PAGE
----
The Perils of Extreme Balance

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“Some Days the only thing we can agree on, is that we can’t agree on anything”

Julia Dhar


In August, earlier this year, academic and Green Party member Rupert Read refused to participate in a debate about climate change on the BBC with a climate change denier. This was due to growing frustrations in the “balanced coverage” that the BBC (and many other news organisations) were providing on the issue.

This term “balance” is perhaps misleading as it is constructed by taking two extreme viewpoints and giving them equal weight. This kind of extreme balance is staged for contradiction and conflict. The BBC responded to this criticism by saying “we would take care to reflect all viewpoints in the debate about the science and policy giving them due weight”.  The problem with this is that it is not reflecting all viewpoints but just the most extreme.

By creating this kind of extreme balance, it makes both seem equally credible but divisively so; these “two sides” are so polarized in their position that if you believe one of them, you are hard pushed to see credibility in the other. This fosters an environment where we are not only adamant of our own position but we completely reject another’s. By only including those at the most extreme ends of the conversation, the debate itself becomes more extreme and diplomacy is lost. Rather than having a constructive debate that discusses difference, we have a destructive debate that is made up of arguments. This kind of “balanced” debate is all wrong.

Instead, we should reflect all viewpoints as they occur naturally in the real world including the more moderate viewpoints that may help create common ground. Without this, we divide people over this issue and simplify the debate. This oversimplification can lead to misinformation and miseducation but none the less becomes our basis of understanding. We the “take a position” on something we come to think we know something about through the poorly debated issue rather than being humbly ignorant on a subject.

This kind of polarized debate remains unproductive. In her brilliantly insightful and practical TED talk, Julia Dhar, looks at how we can achieve more productive communication between those on opposite sides. She suggests that people who disagree productively, do not start at polar opposites and work towards an agreement. It is the total opposite; they instead start by finding common ground, no matter how narrow it is. Once you have found something that can be agreed on, you then work your way out to the areas of conflict.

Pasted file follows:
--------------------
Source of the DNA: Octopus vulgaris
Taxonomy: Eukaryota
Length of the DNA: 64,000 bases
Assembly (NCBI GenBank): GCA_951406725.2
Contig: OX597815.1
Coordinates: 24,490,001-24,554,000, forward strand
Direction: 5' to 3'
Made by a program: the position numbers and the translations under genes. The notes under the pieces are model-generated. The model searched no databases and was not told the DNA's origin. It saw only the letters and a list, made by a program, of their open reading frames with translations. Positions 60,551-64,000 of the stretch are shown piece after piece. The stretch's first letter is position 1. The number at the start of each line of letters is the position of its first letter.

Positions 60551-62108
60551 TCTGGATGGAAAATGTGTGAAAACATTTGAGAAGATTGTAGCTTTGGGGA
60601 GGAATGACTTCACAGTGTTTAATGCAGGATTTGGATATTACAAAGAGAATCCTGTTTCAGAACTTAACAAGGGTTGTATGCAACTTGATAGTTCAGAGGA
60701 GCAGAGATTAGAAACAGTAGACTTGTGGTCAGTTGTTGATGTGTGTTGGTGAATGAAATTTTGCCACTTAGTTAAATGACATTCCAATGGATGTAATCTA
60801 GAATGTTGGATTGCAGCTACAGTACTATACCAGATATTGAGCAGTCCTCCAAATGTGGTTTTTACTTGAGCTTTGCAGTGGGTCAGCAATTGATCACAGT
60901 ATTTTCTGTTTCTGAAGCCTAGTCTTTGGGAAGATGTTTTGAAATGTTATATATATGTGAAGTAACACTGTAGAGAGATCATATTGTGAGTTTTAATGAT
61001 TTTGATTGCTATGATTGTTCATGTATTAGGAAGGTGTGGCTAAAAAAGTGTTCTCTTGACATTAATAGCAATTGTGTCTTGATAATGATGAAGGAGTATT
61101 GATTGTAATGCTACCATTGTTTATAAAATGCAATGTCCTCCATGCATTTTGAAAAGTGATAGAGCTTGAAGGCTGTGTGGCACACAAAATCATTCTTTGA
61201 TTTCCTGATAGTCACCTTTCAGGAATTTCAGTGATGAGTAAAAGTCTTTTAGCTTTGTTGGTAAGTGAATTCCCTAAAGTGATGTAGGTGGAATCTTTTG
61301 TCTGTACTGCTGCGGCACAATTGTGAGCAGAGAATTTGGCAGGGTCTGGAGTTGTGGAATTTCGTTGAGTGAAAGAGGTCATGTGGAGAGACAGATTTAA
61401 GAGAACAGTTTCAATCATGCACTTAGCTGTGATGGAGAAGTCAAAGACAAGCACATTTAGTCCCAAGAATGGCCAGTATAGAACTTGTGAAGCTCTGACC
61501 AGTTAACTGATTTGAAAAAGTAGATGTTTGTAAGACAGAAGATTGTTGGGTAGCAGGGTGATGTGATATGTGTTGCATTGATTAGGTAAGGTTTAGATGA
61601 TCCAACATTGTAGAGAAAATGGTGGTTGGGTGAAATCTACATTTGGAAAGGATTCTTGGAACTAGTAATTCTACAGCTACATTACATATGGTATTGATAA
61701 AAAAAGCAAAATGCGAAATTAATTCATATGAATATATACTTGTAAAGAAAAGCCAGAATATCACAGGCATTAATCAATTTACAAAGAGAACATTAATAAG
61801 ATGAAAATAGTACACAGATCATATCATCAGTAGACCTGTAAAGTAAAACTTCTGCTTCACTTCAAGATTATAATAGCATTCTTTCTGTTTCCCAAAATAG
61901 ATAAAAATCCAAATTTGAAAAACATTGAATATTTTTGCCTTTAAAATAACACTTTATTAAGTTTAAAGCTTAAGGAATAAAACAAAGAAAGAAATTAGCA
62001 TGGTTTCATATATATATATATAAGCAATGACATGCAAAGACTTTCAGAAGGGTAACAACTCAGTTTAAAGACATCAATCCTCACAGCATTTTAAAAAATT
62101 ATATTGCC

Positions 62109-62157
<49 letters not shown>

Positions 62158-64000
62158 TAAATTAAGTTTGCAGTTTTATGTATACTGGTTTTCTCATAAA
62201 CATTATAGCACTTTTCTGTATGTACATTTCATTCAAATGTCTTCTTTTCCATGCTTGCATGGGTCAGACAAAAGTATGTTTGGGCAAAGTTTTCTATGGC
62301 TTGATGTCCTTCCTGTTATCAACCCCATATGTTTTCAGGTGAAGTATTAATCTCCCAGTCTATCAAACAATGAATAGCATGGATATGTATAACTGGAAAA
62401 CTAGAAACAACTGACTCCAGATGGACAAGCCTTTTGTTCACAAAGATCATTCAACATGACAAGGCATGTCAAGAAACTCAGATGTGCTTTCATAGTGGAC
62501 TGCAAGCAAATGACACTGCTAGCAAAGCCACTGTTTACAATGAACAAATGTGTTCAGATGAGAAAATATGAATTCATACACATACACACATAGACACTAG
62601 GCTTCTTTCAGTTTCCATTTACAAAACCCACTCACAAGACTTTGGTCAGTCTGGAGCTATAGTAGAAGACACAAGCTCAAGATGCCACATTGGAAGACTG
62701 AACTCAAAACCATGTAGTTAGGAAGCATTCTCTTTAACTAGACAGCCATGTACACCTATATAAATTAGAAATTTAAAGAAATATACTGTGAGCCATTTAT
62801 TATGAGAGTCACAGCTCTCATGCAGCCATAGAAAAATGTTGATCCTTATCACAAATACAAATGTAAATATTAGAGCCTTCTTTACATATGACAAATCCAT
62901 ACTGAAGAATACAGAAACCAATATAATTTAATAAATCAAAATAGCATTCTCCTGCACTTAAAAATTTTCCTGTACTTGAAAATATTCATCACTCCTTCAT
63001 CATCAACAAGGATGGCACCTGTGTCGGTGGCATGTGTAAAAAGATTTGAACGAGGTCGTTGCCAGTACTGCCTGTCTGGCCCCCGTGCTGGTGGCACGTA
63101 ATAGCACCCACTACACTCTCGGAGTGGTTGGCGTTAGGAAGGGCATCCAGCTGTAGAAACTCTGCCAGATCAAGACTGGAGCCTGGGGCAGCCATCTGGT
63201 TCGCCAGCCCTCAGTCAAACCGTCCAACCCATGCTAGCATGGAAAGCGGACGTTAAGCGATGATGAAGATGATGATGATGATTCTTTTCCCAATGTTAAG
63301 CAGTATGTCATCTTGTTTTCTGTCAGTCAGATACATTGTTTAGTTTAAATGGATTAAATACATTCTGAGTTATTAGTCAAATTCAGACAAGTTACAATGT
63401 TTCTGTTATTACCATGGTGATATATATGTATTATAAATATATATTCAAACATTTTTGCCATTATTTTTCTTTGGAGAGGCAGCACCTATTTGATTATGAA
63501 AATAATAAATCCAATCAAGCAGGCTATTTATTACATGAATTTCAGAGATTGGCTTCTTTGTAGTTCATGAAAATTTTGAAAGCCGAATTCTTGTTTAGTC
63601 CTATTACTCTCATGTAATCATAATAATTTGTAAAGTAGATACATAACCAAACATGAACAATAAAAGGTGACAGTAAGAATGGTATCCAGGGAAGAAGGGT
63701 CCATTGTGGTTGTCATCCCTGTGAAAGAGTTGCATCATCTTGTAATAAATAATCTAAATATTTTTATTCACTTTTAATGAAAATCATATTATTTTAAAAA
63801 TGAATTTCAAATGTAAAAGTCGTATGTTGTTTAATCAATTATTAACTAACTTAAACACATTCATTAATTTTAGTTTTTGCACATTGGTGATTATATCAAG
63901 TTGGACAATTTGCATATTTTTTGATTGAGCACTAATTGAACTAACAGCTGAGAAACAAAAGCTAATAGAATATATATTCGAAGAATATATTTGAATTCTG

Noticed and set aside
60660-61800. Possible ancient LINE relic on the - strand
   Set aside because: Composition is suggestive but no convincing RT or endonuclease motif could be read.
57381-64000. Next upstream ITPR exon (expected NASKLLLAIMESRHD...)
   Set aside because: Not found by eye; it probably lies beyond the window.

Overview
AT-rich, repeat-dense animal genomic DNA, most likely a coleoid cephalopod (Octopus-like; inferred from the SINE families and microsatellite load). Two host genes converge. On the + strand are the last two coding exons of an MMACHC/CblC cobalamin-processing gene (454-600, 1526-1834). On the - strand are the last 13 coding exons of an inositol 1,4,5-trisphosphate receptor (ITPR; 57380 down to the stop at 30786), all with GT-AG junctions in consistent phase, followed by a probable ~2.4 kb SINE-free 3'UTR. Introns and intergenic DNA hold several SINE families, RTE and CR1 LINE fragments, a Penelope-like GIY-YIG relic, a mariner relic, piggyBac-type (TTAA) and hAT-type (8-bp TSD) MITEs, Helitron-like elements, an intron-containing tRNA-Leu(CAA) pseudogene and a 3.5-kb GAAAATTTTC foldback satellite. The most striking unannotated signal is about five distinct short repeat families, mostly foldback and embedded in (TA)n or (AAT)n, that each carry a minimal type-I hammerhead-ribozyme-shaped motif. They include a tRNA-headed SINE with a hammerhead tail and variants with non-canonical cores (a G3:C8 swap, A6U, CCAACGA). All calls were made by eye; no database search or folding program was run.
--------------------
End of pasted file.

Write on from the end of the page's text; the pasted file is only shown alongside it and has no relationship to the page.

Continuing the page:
So, the first of three ways to disagree productively is to include the moderate middle in order to help find common ground. The second way is to depersonalise politics. Because politics is personal, it is easy to take it personally. The party we choose to support may reflect our values and our lifestyles. It is easy, in this case, to feel embarrassed or defensive when someone challenges our ideals. However, if we are to respectfully disagree, it is important to separate ideas from identity. When we start attacking the people behind the argument, rather than attacking merits of the arguments themselves, the opposition becomes more than different; they instead demonised as being dangerous. A clear-cut example of this was by Daily Mail on the 4thNovember 2016 when they published on their front cover three judges who had ruled that the UK government required parliamentary consent to give notice of Brexit. They were all published on the front page with a large header, titled, “Enemy of the People”. The paper attacked these people personally, including homophobic comments, for the policies they put in place.

Finally, we must remain flexible in our thinking and detached from the certainty of our ideas in order to leave room for the possibility that we could be wrong. In order to do this, we must listen to those who hold different beliefs. Without the possibility of listening and learning from each other, we instead resign ourselves to the idea that knowledge is fixed and someone is right and someone is wrong. Sometimes we become so attached to an idea that we see it as an extension of ourselves, it becomes part of our identity. But one of the best things you can do is flip entirely to the other side of the argument to argue against yourself. Challenge yourself to see the flaws in your ideas. Listen to the criticism of others. This is not necessarily for the purpose of abandoning your ideas, but to allow yourself to test them. If your idea is solid, it will withstand this kind of constructive scrutiny and may even allow you to refine it for the better. By allowing criticism in this way, it does not undermine what you are trying to achieve, it actually helps you to get there. By allowing ourselves to see ways in which you might be wrong, we become better decision makers. We can become less defensive and more collaborative. We may even find some common ground and work better with each other rather than continuously working against each other.


Watch Julia Dhar’s talk here:


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